Sen. Joni Ernst ‘literally danced a jig’ while discussing Buttigieg, the possibility of impeachment hurting Democrats in Iowa

Joni Ernst’s official portrait, 2019.

The dancing of Pete Buttigieg’s supporters has been attracting attention on social media recently, but according to Politico, the South Bend mayor’s first-place finish in the most recent Iowa Poll also inspired someone who isn’t one of his supporters, Sen. Joni Ernst, to dance.

The Republican senator’s dance wasn’t just celebrating Buttigieg’s nine-point lead in the new poll, but the possibility that the impeachment of President Trump could be a disadvantage for presidential candidates in the Senate ahead of the Feb. 3 Iowa Democratic Caucus.

In its “Political Playbook” section on Tuesday, Politico reported,

Republicans are rejoicing at the prospect of the [Senate] trial [of an impeached Donald Trump] disrupting Democrats’ presidential primary. Sen. Joni Ernst (R-Iowa) literally danced a jig while singing: ‘Pete Buttigieg, is moving ahead!’ ‘It would be horrible,’ Ernst deadpanned on Monday. Elizabeth ‘Warren and Bernie Sanders will be here right before the Iowa caucuses. [Iowans] expect to reach out and shake their hands. And they will be here sitting at their desks. I feel so badly for them.’

In front of Iowans, Ernst, who is running for reelection, has refrained from suggesting Republicans could gain a political advantage from the impeachment proceedings, while repeatedly accusing Democrats of starting the impeachment inquiry for partisan political advantage.

After the Speaker of the House Nancy Pelosi announced the launch of the impeachment inquiry on Sept. 24, Ernst issued a written statement dismissing the inquiry as a political stunt: “House Democrats have spent more than two years — since the morning of November 9, 2016 — engaging in antics to undermine President Trump. The fact that they are pushing for impeachment is no surprise, as their motives have always been crystal clear.”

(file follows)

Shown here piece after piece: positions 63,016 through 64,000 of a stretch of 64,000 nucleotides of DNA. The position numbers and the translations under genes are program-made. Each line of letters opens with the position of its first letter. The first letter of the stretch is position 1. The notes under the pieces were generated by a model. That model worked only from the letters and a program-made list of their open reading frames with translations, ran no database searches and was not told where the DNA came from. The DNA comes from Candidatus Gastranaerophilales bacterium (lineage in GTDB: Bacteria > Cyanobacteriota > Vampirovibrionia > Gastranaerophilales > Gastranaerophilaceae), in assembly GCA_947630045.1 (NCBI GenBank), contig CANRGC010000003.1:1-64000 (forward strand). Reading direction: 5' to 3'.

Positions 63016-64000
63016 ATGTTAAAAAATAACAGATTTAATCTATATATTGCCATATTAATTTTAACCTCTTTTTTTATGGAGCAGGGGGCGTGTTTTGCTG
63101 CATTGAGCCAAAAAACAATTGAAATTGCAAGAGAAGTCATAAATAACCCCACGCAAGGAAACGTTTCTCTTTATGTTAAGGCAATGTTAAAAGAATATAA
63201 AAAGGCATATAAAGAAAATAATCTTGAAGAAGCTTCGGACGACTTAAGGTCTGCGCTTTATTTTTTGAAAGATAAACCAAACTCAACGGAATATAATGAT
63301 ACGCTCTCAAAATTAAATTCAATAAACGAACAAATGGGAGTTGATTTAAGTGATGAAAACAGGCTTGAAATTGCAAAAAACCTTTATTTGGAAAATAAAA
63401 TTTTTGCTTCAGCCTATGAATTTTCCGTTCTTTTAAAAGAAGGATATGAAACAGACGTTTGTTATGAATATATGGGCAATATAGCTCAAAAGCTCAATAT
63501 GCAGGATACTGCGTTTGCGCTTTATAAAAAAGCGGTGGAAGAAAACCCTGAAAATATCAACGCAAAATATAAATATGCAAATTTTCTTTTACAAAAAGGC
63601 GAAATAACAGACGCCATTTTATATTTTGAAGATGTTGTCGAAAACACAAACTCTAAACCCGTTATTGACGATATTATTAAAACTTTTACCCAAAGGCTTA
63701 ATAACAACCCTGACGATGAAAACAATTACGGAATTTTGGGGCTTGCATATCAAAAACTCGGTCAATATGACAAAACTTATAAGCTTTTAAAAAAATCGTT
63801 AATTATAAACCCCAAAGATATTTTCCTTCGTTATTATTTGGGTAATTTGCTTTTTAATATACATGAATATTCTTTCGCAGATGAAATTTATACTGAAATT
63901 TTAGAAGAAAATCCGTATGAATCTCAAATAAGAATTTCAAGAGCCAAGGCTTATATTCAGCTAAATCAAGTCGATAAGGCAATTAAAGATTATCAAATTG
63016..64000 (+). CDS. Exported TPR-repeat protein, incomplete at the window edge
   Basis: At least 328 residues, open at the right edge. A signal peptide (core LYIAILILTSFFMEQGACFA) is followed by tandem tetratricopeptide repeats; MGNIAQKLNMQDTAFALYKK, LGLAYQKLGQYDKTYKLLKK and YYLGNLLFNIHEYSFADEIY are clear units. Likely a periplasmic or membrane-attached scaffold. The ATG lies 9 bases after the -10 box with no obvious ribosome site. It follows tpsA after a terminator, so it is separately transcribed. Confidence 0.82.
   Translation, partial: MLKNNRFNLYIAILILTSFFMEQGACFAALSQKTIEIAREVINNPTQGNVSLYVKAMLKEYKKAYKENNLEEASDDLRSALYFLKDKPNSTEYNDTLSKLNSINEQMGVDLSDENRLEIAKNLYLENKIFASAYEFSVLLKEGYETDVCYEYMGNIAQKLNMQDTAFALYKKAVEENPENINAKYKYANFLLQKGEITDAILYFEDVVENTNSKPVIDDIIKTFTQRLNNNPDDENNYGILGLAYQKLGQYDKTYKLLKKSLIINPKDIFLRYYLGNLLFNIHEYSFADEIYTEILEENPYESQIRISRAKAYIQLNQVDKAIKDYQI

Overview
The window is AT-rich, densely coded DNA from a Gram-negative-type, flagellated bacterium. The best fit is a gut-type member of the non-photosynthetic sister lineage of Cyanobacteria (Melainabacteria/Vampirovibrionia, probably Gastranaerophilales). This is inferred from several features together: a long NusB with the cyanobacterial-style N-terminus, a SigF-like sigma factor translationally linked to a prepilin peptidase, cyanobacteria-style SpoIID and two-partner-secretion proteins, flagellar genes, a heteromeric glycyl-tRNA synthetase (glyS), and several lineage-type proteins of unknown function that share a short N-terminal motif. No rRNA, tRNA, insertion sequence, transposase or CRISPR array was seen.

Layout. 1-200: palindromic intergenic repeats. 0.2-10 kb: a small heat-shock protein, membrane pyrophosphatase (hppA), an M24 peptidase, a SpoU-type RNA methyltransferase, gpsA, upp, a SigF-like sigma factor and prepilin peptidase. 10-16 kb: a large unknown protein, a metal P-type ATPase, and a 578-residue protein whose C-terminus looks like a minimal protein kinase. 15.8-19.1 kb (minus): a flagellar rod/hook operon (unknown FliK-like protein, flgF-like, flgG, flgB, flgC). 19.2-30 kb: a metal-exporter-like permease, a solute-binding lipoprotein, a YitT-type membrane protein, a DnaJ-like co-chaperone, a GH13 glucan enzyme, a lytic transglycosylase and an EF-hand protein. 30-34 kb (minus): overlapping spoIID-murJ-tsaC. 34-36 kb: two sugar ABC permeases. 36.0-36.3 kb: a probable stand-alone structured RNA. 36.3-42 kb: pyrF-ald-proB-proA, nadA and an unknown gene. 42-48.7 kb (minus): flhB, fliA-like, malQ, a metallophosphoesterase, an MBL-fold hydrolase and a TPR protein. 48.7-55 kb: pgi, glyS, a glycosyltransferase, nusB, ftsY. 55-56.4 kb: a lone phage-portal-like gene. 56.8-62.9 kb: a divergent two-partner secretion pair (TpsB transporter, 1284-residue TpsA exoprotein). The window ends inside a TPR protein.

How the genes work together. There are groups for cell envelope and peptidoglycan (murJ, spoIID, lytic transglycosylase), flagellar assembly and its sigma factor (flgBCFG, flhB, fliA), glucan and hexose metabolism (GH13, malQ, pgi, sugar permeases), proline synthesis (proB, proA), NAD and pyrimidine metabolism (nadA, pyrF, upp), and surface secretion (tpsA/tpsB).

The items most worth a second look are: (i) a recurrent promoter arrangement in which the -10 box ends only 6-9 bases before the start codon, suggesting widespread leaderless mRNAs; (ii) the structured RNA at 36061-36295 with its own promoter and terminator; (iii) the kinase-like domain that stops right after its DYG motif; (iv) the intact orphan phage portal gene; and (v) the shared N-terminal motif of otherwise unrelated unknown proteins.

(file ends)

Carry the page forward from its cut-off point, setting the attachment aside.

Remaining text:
But two days later, Ernst told Robert Costa of the Washington Post she couldn’t comment on the whistleblower complaint that sparked the inquiry, saying “I haven’t read the full report.”

The full report is only nine pages long.

Ernst used the same tactic of dismissing the inquiry while refusing to discuss Trump’s behavior during an Oct. 24 conference call with Iowa reporters.

The senator called the inquiry “more of a political show over there [in the House] than actually getting toward an objective.” But asked if Trump had behaved properly when trying to get the president of Ukraine to announce an investigation of Joe Biden and his son, Ernst claimed she couldn’t comment.

“I can’t go down that path right now — because again — I haven’t seen all of the information. And bottom line, we don’t even know what the articles of impeachment are,” she said. “Nancy Pelosi has not indicated what they are trying to do other than go after the president.”

Ernst has behaved the same way when asked about impeachment during town hall meetings in Iowa.

Other results from that same Iowa Poll which inspired Ernst’s jig suggest her evasive defense of the president won’t hurt her standing with the state’s Republicans. Selzter & Co., who conducted the poll for the Des Moines Register, CNN and Mediacom, found 85 percent of Iowa Republicans approve of the job Trump is doing.

That represents a four-point increase in Iowa Republicans’ approval of Trump since March, the last time the Iowa Poll measured it.

“A majority of every demographic group [among Republicans] say they will definitely vote to re-elect the president, with the exception of moderates (47%),” J. Ann Selzer, president of Selzer & Co, told the Register.

Iowans in general, however, appear to be less impressed by Trump than registered Republicans are.

The most recent poll to measure Trump’s approval rating among all Iowans was conducted by Emerson Polling in October. That poll found only 43 percent of Iowans approved of Trump’s performance as president, while 47 percent disapproved.

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